Despite the many health benefits of fruit, there is an issue with some fruits on the keto diet. Grapes and bananas, for instance, contain high quantities of carbs. 1 cup of grapes has approximately 26 grams and a medium banana, 24 grams of carbohydrate.
As a rule, these fruits should be avoided. However, a cup of strawberries contains 8 grams and a medium orange 12 grams of carbohydrates. Therefore these are permissible in moderate amounts on the diet.
Grains and Starches
Grains and starches should also be avoided on the ketogenic diet because of their considerably high carbohydrate content. Consumption of such foods may take the individual over the 50-gram daily carbohydrate intake.
The adverse health consequences of consuming processed foods have been well documented. ON the keto diet, processed foods and trans fats should be avoided as they are high in carbohydrates.
While the ketogenic diet might be useful to those wanting to manage their weight or diabetes, some argue that there is a lack of longitudinal studies investigating the long-term impact of adopting this type of diet. Furthermore, it is suggested that individuals seek medical advice as the diet is not suitable for pregnant women and people at risk of hypoglycemia.
- A low-carbohydrate, ketogenic diet to treat type 2 diabetes: nutritionandmetabolism.biomedcentral.com/…/1743-7075-2-34
- The therapeutic implications of ketone bodies: the effects of ketone bodies in pathological conditions: ketosis, ketogenic diet, redox states, insulin resistance, and mitochondrial metabolism: citeseerx.ist.psu.edu/…/download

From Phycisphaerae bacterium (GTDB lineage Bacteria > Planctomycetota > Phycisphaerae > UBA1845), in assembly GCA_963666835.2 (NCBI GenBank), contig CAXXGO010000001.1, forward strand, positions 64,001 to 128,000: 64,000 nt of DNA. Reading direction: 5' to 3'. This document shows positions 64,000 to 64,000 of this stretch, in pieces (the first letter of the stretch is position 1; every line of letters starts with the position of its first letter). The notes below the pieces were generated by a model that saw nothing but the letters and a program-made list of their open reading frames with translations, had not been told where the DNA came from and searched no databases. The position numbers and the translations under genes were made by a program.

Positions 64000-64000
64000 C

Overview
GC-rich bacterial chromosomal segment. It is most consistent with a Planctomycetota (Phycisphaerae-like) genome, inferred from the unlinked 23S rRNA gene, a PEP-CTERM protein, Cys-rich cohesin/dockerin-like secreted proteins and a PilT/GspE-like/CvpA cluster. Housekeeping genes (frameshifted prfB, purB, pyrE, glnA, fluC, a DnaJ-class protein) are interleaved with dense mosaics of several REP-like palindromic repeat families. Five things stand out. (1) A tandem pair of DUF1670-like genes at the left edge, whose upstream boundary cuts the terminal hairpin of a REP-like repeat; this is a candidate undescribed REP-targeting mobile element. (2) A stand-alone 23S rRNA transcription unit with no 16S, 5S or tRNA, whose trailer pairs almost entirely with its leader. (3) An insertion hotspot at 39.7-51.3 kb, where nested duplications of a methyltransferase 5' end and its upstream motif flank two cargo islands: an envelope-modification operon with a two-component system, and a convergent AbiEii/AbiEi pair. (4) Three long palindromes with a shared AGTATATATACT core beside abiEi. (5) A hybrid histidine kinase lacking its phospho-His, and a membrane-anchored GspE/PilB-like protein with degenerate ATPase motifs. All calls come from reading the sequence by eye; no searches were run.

- Hot Topics: The Ketogenic Diet: https://www.glnc.org.au/grains/hot-topics-the-ketogenic-diet/
- Ketosis, ketogenic diet and food intake control: a complex relationship: https://www.ncbi.nlm.nih.gov/pmc/articles/PMC4313585/
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Fish and Seafood
Most fish and seafood is allowed on the ketogenic diet. Apart from being rich in B vitamins and potassium, these foods are also quite low in carbohydrates.
Overconsumption of starchy vegetables should be avoided on the ketogenic diet. However, non-starchy vegetables are recommended, especially greens such as spinach, Brussels sprouts and kale.
Research also suggests that eating such foods is associated with a reduction in the risk of developing cancer and heart disease.
Low-carb vegetables can be a good substitution for other high-carb foods, for example, rice can be substituted with cauliflower rice.
In a state of ketosis, the body’s glucose reserves become too low for normal fat oxidation and are unable to supply glucose to the central nervous system (CNS).
The CNS cannot use fatty acids as a source of energy since free fatty acids cannot cross the blood-brain barrier (BBB). After 3 to 4 days of abstinence of carbohydrates, the CNS has to find alternative energy sources.
One such source is ketone bodies (KBs), specifically, acetoacetate, β-hydroxybutyrate and acetone, which are produced primarily through ketogenesis which occurs in the liver, within the mitochondrial matrix.